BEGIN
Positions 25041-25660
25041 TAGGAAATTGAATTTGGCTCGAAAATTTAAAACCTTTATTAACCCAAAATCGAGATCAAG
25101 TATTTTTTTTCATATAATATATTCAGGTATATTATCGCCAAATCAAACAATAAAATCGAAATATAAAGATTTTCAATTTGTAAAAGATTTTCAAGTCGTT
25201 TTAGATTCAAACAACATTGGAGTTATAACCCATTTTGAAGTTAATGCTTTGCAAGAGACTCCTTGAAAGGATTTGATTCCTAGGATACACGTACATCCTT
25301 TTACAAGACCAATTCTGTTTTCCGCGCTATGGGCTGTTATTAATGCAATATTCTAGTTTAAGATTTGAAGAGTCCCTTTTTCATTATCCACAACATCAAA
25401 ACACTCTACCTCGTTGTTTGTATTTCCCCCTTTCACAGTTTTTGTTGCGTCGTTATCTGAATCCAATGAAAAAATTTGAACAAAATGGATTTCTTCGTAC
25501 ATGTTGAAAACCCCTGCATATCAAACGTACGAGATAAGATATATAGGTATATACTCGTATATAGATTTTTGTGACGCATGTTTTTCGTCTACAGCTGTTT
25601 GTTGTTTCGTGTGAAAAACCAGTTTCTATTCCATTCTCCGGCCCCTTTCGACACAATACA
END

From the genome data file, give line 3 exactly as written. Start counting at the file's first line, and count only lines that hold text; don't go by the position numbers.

25101 TATTTTTTTTCATATAATATATTCAGGTATATTATCGCCAAATCAAACAATAAAATCGAAATATAAAGATTTTCAATTTGTAAAAGATTTTCAAGTCGTT